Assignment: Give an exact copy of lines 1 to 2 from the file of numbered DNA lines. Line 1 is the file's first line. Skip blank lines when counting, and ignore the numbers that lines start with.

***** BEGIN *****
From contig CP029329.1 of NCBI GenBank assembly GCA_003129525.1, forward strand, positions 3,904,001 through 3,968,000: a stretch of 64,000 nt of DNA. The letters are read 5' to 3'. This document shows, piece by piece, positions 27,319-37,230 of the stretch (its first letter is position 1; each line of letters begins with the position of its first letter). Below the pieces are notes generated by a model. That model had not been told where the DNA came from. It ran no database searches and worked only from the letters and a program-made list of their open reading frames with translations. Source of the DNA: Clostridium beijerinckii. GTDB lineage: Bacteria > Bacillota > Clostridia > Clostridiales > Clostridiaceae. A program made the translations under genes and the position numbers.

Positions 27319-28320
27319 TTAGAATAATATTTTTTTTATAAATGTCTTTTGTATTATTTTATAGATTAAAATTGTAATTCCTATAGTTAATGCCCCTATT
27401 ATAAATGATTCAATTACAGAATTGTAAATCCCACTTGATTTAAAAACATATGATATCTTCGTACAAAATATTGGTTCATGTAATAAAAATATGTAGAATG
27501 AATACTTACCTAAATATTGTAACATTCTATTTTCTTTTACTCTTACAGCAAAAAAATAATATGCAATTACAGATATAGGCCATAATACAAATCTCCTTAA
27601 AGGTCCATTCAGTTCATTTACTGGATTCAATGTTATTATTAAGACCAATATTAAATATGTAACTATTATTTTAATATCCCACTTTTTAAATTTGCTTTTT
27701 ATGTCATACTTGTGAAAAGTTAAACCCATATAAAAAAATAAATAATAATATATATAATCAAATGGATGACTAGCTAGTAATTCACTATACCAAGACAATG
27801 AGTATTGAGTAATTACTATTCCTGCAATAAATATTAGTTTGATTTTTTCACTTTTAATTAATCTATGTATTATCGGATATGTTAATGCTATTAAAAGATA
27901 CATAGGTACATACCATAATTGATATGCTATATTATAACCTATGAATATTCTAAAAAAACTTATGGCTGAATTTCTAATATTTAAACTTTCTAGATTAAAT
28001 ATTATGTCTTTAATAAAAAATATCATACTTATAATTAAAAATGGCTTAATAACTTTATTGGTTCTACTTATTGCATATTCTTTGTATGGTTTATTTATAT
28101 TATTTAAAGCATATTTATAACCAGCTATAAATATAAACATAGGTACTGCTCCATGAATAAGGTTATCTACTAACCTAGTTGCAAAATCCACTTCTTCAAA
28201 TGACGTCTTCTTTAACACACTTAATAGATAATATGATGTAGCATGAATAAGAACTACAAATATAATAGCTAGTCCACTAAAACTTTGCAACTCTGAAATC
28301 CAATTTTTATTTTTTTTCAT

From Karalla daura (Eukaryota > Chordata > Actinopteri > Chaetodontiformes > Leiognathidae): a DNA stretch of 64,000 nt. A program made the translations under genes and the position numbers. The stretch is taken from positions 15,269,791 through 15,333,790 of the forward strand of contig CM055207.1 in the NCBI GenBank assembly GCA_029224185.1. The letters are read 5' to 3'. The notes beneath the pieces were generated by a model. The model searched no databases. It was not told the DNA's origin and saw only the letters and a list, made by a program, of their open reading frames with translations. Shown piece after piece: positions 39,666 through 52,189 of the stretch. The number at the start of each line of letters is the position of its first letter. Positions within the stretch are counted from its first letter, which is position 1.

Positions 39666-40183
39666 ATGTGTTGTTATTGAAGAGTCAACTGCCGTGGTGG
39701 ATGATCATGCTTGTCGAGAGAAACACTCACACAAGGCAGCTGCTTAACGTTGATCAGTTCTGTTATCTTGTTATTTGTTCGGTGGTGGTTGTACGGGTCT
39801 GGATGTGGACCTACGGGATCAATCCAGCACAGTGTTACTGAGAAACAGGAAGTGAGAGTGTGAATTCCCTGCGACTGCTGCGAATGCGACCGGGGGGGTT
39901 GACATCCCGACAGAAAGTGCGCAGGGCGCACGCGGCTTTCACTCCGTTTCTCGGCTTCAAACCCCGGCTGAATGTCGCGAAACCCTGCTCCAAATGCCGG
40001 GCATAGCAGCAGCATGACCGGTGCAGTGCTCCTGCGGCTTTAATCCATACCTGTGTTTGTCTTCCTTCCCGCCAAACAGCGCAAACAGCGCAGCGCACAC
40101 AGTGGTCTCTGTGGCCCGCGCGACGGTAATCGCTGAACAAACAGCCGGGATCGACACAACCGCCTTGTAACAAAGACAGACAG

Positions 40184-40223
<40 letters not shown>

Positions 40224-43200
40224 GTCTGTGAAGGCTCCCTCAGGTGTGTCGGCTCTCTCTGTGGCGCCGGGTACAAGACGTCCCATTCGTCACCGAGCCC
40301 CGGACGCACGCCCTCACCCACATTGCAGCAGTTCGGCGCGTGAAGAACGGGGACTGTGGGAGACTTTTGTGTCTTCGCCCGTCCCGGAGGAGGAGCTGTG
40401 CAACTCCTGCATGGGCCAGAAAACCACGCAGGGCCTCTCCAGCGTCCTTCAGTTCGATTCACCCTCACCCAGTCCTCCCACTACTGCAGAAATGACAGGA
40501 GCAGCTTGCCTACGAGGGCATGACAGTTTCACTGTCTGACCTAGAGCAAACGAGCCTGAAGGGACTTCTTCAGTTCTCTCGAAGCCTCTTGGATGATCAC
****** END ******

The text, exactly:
From contig CP029329.1 of NCBI GenBank assembly GCA_003129525.1, forward strand, positions 3,904,001 through 3,968,000: a stretch of 64,000 nt of DNA. The letters are read 5' to 3'. This document shows, piece by piece, positions 27,319-37,230 of the stretch (its first letter is position 1; each line of letters begins with the position of its first letter). Below the pieces are notes generated by a model. That model had not been told where the DNA came from. It ran no database searches and worked only from the letters and a program-made list of their open reading frames with translations. Source of the DNA: Clostridium beijerinckii. GTDB lineage: Bacteria > Bacillota > Clostridia > Clostridiales > Clostridiaceae. A program made the translations under genes and the position numbers.

Positions 27319-28320